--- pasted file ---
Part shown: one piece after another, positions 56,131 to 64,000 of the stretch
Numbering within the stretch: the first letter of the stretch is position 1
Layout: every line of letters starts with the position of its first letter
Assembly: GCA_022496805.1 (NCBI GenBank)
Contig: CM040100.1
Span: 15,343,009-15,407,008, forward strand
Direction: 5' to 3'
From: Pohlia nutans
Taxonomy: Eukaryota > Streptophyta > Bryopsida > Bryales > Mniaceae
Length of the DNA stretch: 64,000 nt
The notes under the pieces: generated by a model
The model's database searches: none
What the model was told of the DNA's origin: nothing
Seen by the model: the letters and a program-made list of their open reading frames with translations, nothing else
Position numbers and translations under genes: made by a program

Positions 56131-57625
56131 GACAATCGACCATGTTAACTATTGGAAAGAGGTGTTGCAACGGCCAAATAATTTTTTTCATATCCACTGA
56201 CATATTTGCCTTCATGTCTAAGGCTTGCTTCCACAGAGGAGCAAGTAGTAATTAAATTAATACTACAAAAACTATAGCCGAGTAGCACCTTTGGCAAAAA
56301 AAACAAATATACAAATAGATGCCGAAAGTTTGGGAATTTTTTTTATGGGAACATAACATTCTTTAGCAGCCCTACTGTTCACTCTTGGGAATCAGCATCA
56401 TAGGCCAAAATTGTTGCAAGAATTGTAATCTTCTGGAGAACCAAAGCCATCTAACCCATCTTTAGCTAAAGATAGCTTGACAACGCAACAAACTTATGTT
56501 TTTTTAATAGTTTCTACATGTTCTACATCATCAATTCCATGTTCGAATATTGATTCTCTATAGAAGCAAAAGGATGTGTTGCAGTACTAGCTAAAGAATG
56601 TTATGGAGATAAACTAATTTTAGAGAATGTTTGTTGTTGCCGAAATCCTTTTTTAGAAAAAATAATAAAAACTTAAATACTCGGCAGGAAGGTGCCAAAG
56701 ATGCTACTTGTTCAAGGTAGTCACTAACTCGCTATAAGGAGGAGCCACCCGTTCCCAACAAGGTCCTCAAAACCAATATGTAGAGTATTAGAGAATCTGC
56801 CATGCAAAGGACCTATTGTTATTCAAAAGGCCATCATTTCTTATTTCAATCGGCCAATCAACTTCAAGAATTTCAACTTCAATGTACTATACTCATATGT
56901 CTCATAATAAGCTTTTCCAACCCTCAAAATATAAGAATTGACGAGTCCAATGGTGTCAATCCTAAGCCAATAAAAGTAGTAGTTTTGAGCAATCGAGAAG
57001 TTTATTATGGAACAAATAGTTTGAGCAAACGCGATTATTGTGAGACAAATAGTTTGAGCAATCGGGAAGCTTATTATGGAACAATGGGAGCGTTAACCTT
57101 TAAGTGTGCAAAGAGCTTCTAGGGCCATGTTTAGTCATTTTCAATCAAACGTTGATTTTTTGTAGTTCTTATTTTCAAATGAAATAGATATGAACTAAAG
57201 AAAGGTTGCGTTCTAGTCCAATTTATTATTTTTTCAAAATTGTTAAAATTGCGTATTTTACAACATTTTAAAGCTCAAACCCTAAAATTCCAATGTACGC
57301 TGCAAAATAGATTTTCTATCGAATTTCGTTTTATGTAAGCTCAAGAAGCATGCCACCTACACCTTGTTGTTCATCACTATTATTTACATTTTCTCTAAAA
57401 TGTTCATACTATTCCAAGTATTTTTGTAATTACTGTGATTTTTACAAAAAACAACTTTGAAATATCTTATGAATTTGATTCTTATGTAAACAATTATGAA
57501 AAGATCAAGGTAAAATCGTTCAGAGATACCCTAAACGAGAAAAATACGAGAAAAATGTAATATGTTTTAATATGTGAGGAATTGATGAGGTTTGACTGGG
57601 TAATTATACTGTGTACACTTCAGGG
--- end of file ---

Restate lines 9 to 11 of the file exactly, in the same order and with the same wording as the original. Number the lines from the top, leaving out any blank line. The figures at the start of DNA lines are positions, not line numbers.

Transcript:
Taxonomy: Eukaryota > Streptophyta > Bryopsida > Bryales > Mniaceae
Length of the DNA stretch: 64,000 nt
The notes under the pieces: generated by a model